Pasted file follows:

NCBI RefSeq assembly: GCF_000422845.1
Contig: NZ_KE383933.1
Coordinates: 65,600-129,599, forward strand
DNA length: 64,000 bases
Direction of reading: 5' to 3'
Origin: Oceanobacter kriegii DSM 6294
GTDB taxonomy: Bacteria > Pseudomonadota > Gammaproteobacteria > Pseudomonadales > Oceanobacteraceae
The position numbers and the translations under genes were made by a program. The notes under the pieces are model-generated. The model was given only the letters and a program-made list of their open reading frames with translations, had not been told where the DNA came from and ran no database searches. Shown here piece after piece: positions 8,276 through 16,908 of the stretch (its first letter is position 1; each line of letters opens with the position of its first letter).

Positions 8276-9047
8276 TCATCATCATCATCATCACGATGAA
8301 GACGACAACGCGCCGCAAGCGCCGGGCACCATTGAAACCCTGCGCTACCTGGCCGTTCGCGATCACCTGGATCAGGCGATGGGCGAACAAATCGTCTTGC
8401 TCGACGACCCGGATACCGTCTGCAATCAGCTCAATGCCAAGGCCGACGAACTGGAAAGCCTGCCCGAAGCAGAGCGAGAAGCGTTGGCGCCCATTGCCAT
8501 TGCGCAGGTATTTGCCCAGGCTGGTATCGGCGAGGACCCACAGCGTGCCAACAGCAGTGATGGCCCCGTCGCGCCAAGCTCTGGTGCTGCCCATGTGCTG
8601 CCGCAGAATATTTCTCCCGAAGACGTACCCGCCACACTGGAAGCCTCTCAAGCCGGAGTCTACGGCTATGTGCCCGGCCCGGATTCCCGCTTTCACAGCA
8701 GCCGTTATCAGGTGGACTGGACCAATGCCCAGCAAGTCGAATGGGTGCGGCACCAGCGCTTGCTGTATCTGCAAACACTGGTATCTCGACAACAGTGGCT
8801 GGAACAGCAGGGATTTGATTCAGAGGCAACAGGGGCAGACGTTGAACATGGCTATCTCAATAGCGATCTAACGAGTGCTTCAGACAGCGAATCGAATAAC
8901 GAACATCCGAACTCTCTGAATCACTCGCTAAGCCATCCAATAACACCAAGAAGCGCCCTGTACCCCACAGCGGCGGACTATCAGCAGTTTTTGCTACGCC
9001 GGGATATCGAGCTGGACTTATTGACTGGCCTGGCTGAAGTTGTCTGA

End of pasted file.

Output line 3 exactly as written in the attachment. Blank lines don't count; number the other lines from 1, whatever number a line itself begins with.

Coordinates: 65,600-129,599, forward strand